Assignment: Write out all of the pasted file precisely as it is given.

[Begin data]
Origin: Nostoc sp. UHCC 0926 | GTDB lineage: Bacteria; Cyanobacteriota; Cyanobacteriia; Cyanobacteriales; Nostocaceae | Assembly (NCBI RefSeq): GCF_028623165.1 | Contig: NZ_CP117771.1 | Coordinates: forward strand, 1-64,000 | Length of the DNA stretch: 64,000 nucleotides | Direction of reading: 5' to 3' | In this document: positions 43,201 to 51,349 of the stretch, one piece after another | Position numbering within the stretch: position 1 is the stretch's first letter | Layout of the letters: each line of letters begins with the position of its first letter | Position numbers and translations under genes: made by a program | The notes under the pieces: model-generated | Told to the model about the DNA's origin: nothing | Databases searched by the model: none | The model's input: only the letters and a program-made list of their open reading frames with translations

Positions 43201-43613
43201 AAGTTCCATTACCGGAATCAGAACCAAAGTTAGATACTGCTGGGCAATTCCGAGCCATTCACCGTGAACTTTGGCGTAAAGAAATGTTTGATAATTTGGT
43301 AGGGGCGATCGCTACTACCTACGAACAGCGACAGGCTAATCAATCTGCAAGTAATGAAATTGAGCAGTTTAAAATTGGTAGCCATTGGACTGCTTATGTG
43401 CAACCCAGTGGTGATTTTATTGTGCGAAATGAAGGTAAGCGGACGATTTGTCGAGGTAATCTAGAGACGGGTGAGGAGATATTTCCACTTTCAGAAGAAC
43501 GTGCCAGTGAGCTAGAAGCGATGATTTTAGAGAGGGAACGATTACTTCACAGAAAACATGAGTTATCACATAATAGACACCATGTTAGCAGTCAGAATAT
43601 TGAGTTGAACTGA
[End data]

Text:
Origin: Nostoc sp. UHCC 0926 | GTDB lineage: Bacteria; Cyanobacteriota; Cyanobacteriia; Cyanobacteriales; Nostocaceae | Assembly (NCBI RefSeq): GCF_028623165.1 | Contig: NZ_CP117771.1 | Coordinates: forward strand, 1-64,000 | Length of the DNA stretch: 64,000 nucleotides | Direction of reading: 5' to 3' | In this document: positions 43,201 to 51,349 of the stretch, one piece after another | Position numbering within the stretch: position 1 is the stretch's first letter | Layout of the letters: each line of letters begins with the position of its first letter | Position numbers and translations under genes: made by a program | The notes under the pieces: model-generated | Told to the model about the DNA's origin: nothing | Databases searched by the model: none | The model's input: only the letters and a program-made list of their open reading frames with translations

Positions 43201-43613
43201 AAGTTCCATTACCGGAATCAGAACCAAAGTTAGATACTGCTGGGCAATTCCGAGCCATTCACCGTGAACTTTGGCGTAAAGAAATGTTTGATAATTTGGT
43301 AGGGGCGATCGCTACTACCTACGAACAGCGACAGGCTAATCAATCTGCAAGTAATGAAATTGAGCAGTTTAAAATTGGTAGCCATTGGACTGCTTATGTG
43401 CAACCCAGTGGTGATTTTATTGTGCGAAATGAAGGTAAGCGGACGATTTGTCGAGGTAATCTAGAGACGGGTGAGGAGATATTTCCACTTTCAGAAGAAC
43501 GTGCCAGTGAGCTAGAAGCGATGATTTTAGAGAGGGAACGATTACTTCACAGAAAACATGAGTTATCACATAATAGACACCATGTTAGCAGTCAGAATAT
43601 TGAGTTGAACTGA